Earnings Update: Ex-Financials There Are No Upside Revenue Surprises

Much has been said on TV about the "great" earnings season so far. The truth is that ex-financials the upside EPS factor is just 10%. This is driven purely by ongoing cost-cutting and layoffs. What is much more relevant is the top-line. And there again, ex-financials, the upside surprise, is... zero. As David Rosenberg puts it: "In other words, outside of financials, revenues are just meeting analyst expectations. In a nutshell, the impressive earnings surprises, thus far, is being driven by Financials cost surprises (including write offs)." And why are financials beating so heartily? Because they are all reducing loss allowances on their books, when their whole books are based on mark to myth. The wholesale market lie continues, and a read between the lines indicates that the trillions in monetary and fiscal stimulus is still not pushing company top lines. In light of this observation, we are certainly not holding our breaths to see a $100 EPS on the S&P for 2011 as UBS projects.

From David Rosenberg:


Net, net, the situation is still the same for the most part. Earnings surprises are still being driven primarily, though not exclusively, by cost surprises (weren’t CAT revenues down 11% YoY?). The “surprise factor” (the gap between actual and what was estimated going in to the release) for total earnings is 21%, skewed by the 74% surprise factor in the Financials space, excluding Financials, the surprise factor would be around 10%.

The revenue surprise factor is running at a much more modest 3% and excluding Financials (which saw an 8% surprise factor), it would be flat. In other words, outside of financials, revenues are just meeting analyst expectations. In a nutshell, the impressive earnings surprises, thus far, is being driven by Financials cost surprises (including write offs).


Bloomberg News runs with this — U.S. Stocks Cheapest Since 1990 on Analyst Estimates. The article goes on to say that based on the $86 EPS estimate being penned in by the consensus for 2011, this is one cheap stock market. The elite would seem to concur with this notion that with the recession’s ink barely dry and the credit contraction lingering, we are heading back to cyclical peak earnings.

But here’s the rub. Going back over the past 25 years, the consensus has been overly optimistic on earnings 75% of the time and they have missed on a 12-month horizon an average of almost 20%. So the answer is no — the market is more likely trading closer to a 16x P/E than the sub-13x multiple being bandied about by the always rose coloured bulls. On a Shiller trailing P/E basis, the market is trading at 22x. That ain’t no bargain, being six multiple points above the long-run norm.

We are sure to get our share of naysayers emailing us back. Our response, to those who need to be versed in the historical record: Benjamin Graham never ever deployed ‘forward’ earnings as a valuation metric.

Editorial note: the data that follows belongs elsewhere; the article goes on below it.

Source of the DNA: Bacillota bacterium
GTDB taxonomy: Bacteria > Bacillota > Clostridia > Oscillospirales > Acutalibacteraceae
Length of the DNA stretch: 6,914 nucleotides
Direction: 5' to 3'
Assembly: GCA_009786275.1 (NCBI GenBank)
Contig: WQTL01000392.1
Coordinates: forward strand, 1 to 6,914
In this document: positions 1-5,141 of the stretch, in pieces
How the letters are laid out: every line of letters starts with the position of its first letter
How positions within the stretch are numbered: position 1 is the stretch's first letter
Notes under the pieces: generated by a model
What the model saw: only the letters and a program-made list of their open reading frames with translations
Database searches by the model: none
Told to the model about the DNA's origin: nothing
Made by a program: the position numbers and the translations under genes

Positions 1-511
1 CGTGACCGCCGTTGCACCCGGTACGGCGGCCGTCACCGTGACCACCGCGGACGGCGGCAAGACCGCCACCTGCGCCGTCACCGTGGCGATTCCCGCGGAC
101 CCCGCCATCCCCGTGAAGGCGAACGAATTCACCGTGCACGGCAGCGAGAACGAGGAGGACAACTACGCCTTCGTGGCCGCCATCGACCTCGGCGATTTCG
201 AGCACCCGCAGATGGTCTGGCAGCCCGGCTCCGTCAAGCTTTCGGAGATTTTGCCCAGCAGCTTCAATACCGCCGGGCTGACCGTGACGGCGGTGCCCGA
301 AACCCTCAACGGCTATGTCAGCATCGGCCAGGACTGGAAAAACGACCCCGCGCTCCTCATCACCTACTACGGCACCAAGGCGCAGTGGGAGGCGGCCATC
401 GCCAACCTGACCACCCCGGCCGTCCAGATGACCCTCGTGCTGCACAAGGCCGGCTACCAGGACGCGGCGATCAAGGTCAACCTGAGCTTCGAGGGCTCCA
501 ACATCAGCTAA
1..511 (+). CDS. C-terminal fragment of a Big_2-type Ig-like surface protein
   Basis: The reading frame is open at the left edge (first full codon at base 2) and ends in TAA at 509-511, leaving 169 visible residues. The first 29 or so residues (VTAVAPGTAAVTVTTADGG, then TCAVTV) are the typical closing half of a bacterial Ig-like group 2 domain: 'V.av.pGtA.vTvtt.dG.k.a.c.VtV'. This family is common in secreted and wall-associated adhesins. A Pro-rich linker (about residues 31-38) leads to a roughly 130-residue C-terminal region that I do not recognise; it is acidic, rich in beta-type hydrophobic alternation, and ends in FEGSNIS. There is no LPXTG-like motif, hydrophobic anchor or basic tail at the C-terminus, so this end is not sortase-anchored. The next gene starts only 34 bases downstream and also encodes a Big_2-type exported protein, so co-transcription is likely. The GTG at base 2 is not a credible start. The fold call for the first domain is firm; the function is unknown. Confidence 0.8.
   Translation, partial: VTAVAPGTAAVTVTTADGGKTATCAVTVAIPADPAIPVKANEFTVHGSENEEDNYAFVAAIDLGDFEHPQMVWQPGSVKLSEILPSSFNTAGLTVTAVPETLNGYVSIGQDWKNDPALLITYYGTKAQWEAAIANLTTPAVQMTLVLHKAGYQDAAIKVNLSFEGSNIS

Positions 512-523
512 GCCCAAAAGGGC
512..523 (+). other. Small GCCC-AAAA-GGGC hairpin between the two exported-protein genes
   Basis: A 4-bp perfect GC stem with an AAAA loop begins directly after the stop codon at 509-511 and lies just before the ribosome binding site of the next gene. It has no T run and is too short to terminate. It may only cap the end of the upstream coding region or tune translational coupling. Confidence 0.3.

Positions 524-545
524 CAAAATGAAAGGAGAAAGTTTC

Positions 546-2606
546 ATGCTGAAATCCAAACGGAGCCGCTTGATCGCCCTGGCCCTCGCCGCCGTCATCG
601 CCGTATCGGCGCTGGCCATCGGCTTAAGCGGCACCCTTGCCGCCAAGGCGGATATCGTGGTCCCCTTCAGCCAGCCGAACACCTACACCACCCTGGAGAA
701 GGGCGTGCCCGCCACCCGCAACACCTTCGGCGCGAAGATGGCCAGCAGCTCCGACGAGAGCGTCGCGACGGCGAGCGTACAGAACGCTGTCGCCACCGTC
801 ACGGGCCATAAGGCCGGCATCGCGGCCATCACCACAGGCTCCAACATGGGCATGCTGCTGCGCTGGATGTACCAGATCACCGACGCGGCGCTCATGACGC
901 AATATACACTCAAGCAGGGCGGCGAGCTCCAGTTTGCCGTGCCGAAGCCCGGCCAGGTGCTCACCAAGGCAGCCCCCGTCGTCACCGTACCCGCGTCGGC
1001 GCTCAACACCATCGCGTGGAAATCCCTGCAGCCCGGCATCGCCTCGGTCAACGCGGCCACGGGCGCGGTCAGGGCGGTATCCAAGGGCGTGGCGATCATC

1. Wildly bullish sentiment readings. The latest Investors Intelligence survey is now up to 53.3% for the bulls (versus 51.1% the prior reporting week) while the bear camp has dwindled further, to 17.4% (versus 18.9% a week ago). Bullish sentiment rose for the third consecutive week and bearish sentiment has not been this low since January 12. As Bob Farrell’s Rule number 9 stipulates, when all the forecasts and experts agree, something else is bound to happen.
  2. Uncertainty over the coming U.S. midterm elections in November.
  3. A more hawkish Fed (futures pricing in 40% odds of a rate hike by the November meeting).
  4. Tougher profit comparisons in coming quarters.
  5. The fading of the fiscal and monetary stimulus. The tax credits expire on Friday, the Fed has already stopped buying mortgage bonds and the pace of new trial modifications under the Treasury’s Home Affordable Modification Program has begun to slow.
  6. Fresh uncertainty surrounding banking industry regulation. Goldman is likely the thin edge of the wedge. A proposal is gaining ground on Capitol Hill to force banks to spin off their derivatives-trading operations, which would represent a severe blow to one of Wall Street’s most profitable businesses.
  7. Higher tax rates to pay for the massive $1.4 trillion federal budget deficit. The Bush cuts that lowered taxes on high-wage earners and capital gains and dividends are set to expire at the end of 2010. The top marginal tax rate will jump to 39.6% from 35.0%, and the current 15% rate on capital gains and dividends will go back to 20.0% and 39.6%, respectively.
  8. Huge overhang of unsold houses. As of March, banks and investment trusts had an inventory of about 1.1 million foreclosed homes, up 20% from a year earlier, according to estimates from LPS Applied Analytics. Another 4.8 million mortgage holders were at least 60 days behind on their payments or in the foreclosure process, meaning their homes were well on their way to the inventory pile. That “shadow inventory” was up 30% from a year earlier.
  9. Sovereign debt problems in Greece and spillover to Portugal and possibly Spain.
  10. Ongoing commercial real estate, which have resulted in 55 bank failures this year.
  11. Underfunded state pension plans.
  12. A property bubble in China — the government is now considering introducing new or higher taxes on real estate, possibly a property tax, in order to cool down a booming property market now widely being described as a bubble (prices up well over 10% from a year ago).

Yet in the grand scheme of things, not even these realistic economic observations matter. The outcome will be however Goldman is axed. If Goldman is long (which we doubt due to all the cheerleading by the firm's economic team) we will keep going up. End of debate.